We love to hang in Farmor’s kitchen. It’s the family’s meeting place. Not only do you get good, hearty food but great company and fond memories. When sitting in the kitchen you can’t help but notice all the things just hanging around. Farmor’s kitchen is full of gifts and mementoes from family, friends and visitors, and things of tradition and heritage. Each one adds to the story of the farm and our family. Norwegian life and culture certainly starts in the kitchen.
These are the stories of a Norwegian life hanging in March 2010:
Christmas peperkaker. Every Christmas Tante makes her famous cake to give out to family and friends and you can always find one hanging in Farmor’s house. They are meant to be eaten but as our family says: you don’t eat art. So you can often find last years peperkaker still hanging in Farmor’s house (even up until June, and if it’s lucky, the next Christmas!) Usually we find it hanging in a window but this year it was in the doorway between the kitchen and living room. Now most Norwegians are of average height so the peperkaker can hang in the doorway unbothered. But along comes a 6’7″ Moose and you can guess what happened when he walked through the door – he head-butted it! The peperkake went swinging but it didn’t break. (I wonder what Tante puts into those things to make them last so long.)
Hearts are a favourite symbol in Norway. They often decorate homes in cloths, food and hangings. Hearts are also a popular Christmas decoration to put on the tree, hang in windows and are made into cushions. Apples are another popular decorative shape, especially for Christmas. It’s quite common to see Christmas decorations hanging in the house all year round. I don’t know whether it is on purpose or they escaped the Christmas packing.
A card from family in Sweden: ‘say it with love’. A bracelet of pearls to be worn at another time and a mini pin cushion – a token gift from me two years back. It’s sweet to be added to Farmor’s kitchen.
Window candelabras are very popular in Norway. Farmor was looking for a white one but there were only black ones. (Hmmm, I wonder what I could get her for Christmas this year?) Candles are an important feature of everyday life in Norway. They dress tables and windows, door steps and pathways. Wherever a candle can be put you can usually find one. Having open flames in the house makes things more cosy and give a softer light. It’s certainly a romantic way to live.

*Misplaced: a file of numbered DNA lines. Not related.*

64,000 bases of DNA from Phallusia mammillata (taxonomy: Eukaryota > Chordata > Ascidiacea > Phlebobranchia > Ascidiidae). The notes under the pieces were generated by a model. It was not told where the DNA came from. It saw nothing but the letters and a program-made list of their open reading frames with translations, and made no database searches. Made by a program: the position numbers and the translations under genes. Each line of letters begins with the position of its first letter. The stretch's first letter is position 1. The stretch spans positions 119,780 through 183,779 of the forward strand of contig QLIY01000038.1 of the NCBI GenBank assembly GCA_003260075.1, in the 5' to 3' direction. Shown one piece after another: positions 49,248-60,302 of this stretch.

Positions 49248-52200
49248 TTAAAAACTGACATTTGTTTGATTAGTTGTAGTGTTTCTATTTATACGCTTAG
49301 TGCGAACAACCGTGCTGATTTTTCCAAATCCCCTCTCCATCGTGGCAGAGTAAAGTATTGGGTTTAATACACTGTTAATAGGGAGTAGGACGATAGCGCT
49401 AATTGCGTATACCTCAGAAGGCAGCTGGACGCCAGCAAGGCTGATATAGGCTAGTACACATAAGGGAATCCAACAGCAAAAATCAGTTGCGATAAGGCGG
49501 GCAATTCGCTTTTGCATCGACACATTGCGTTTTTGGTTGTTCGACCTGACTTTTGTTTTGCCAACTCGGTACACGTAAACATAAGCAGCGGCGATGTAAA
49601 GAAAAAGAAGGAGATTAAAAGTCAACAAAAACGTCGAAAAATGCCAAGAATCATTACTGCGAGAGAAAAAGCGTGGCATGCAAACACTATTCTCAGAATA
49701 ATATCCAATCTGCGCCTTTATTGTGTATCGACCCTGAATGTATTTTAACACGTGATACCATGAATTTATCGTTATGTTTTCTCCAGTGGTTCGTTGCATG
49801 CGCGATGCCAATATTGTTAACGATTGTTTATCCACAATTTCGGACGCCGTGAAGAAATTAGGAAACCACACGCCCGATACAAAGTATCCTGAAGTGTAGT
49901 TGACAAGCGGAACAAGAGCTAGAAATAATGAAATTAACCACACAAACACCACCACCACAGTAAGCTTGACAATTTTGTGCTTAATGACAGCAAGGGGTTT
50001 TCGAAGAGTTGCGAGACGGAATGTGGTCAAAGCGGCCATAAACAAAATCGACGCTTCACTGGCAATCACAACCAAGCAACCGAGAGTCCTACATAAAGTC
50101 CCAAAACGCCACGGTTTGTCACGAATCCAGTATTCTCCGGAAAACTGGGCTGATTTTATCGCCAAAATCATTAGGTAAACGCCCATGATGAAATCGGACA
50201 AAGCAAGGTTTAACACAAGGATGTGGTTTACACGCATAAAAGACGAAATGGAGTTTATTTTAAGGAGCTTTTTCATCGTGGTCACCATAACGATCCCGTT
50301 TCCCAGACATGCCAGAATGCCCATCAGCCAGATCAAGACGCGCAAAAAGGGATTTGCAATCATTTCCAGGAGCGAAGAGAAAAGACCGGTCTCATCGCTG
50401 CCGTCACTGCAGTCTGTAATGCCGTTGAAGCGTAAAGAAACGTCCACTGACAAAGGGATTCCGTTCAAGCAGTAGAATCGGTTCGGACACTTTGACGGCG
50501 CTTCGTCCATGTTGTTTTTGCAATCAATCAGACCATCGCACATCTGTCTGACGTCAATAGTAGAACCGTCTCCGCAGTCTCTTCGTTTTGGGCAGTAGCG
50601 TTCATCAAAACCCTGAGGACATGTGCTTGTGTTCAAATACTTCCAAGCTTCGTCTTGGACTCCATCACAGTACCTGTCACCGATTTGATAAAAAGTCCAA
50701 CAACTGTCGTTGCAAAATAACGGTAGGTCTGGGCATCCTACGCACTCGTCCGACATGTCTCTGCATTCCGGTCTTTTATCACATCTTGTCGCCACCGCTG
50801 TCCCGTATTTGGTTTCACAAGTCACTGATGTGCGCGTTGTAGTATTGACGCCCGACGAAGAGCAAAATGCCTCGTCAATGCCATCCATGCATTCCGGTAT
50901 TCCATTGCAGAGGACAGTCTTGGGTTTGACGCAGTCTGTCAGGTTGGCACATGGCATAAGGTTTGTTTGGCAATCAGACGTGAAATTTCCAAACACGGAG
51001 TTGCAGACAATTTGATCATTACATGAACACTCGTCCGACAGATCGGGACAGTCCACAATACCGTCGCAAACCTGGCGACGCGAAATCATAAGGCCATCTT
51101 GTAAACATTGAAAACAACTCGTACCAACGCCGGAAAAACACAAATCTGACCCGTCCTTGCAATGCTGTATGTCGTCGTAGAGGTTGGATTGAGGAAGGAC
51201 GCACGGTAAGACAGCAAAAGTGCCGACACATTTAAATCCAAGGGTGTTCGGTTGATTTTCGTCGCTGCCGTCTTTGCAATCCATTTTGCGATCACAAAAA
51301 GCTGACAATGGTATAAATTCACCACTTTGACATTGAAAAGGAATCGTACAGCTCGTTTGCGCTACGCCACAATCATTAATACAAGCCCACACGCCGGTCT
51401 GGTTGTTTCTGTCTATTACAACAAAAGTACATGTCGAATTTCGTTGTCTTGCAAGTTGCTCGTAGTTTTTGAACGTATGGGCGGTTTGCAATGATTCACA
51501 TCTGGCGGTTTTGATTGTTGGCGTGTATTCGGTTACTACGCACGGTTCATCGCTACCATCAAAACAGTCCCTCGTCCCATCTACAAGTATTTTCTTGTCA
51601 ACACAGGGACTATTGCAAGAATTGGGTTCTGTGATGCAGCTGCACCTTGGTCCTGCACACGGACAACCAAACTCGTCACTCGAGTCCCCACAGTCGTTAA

A butterfly from a flower bouquet, wooden spice pots and hand-made gifts from a grandchild. Even though we say ‘Farmor’ and ‘Farfar’, Tante’s children say ‘Mormor’ and ‘Morfar’. This is because Moose is a son and Tante is a daughter. Naming family can get all very confusing but it makes perfect sense to a Norwegian. Farmor has many crafts and ornaments made by her grandchildren all over the house. Every time we visit there is always one more to look at. I’m amazed that Farmor hasn’t run out of walls yet.
If you don’t know what the season is in Norway just look at the curtains. Norwegians change their curtains with the seasons. Farmor has her Spring curtains up. Even though it is still snow outside we are actually in the months of Spring – being March. You can’t see Spring yet but underneath the snow Spring is working hard to make it’s grand entrance at the end of May (in Northern Norway, at least).
Actually, when the sun returns just after Christmas, there is an electricity in the air and you yearn for green pastures. It can be frustrating when you feel Spring in your bones but the snow is still around. However, Norwegians have a few tricks up their sleeves. A change in curtains is just one way they enhance the feeling of Spring in their homes. It makes a real difference having the Spring curtains up – the power of suggestion. Somehow you start to feel revitalised, energised and colourful just by looking out your window, even though it is still white outside. This way the long Winters don’t seem so long anymore.